For those of you who are curious, here is a fascinating talk further supporting the idea that language influences thought and behavior (I love Tedtalks!). It looks at how people who use languages that don’t have a specific grammatical form for the future tense – such as Chinese – behave differently (because they  don’t dissociate the present from the future when making decisions).

and this one which explores how the subjunctive mood (which the English language – and the French language use liberally) tend to influence how we experience the world around us. The speaker introduces the idea that the use of the subjunctive (such as ‘should have’, ‘could’…) versus the indicative (or factual – mood) can lead us to live and think in alternative realities rather than in the factual HERE and NOW.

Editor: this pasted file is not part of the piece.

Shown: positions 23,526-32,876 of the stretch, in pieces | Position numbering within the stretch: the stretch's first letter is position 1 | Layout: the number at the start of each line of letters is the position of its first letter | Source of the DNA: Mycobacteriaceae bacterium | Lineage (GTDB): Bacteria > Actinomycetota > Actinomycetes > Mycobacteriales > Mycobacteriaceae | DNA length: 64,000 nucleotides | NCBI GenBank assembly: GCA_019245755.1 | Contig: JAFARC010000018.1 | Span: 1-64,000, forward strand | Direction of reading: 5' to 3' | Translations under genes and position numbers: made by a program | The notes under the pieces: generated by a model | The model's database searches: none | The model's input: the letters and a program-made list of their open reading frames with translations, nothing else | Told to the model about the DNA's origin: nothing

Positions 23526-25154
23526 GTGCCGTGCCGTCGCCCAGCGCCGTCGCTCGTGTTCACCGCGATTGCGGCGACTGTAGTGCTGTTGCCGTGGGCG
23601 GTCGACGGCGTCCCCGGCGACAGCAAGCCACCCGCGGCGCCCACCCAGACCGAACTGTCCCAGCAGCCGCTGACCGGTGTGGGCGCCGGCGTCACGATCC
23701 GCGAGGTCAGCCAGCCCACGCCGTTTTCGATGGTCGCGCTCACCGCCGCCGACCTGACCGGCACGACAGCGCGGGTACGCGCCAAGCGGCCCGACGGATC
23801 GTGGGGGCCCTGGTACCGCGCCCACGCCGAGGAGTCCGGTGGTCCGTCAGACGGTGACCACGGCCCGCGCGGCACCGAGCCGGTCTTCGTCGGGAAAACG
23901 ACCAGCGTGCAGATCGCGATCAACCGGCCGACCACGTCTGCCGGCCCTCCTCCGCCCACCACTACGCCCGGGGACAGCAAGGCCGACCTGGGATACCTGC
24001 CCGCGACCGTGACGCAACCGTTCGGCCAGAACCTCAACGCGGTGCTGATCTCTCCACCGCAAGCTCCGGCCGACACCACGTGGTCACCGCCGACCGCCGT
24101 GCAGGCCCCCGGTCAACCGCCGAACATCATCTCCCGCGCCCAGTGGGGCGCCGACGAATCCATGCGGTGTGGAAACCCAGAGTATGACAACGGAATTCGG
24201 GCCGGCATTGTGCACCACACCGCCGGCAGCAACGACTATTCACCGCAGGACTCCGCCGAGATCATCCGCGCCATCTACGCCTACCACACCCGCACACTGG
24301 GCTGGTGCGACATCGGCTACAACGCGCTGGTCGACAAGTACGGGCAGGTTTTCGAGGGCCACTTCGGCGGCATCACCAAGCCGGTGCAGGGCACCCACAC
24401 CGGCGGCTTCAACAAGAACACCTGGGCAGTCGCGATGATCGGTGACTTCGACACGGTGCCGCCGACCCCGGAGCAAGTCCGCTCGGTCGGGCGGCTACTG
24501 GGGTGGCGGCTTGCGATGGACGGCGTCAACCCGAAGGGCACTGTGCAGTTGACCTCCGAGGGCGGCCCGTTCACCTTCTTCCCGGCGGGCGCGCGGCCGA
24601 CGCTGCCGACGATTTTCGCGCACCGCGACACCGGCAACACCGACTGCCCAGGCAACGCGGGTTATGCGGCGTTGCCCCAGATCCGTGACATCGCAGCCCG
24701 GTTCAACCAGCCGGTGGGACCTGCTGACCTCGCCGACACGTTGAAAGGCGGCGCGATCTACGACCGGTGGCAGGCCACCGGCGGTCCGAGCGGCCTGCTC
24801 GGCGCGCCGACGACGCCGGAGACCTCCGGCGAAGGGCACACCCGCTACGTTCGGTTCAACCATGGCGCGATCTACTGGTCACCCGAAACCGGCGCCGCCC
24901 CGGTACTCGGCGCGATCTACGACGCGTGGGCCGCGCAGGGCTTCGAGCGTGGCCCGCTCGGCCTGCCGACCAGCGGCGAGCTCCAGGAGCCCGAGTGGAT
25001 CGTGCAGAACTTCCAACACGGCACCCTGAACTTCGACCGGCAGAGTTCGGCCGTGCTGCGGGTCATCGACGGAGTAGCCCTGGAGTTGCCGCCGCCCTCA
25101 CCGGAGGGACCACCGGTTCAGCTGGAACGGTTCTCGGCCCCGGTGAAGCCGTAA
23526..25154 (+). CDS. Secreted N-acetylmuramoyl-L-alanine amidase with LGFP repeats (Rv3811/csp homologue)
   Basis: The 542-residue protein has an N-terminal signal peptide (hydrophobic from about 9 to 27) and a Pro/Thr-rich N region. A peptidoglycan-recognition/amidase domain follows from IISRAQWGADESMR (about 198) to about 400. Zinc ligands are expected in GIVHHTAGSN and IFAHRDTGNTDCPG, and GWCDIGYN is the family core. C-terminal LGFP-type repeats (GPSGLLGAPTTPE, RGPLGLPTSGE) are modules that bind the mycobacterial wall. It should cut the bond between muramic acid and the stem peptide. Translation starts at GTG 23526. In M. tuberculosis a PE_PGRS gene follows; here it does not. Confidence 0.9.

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Bonjour 2017…where will it take us?

 

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This cartoon sums up how I’m feeling as we start the new year – ‘My desire to be well-informed is currently at odds with my desire to remain sane’.

So instead of ruminating ….my intention here is to write about something obscure: Rebuses. Rebus = a kind of word puzzle which uses pictures to represent words or parts of words. Perhaps they are used as often in Australia as they are here…but I don’t think so.

Children in France are usually very familiar with the concept of rebuses (and other word puzzles….I repeat what I’ve written in the past – May 2016 for example – that the nuts and bolts of language are an extremely important part of the French culture). Rebuses make regular appearances in school lessons, in books and magazines and next week-end, they will show up in my daughter’s 9th birthday party treasure hunt.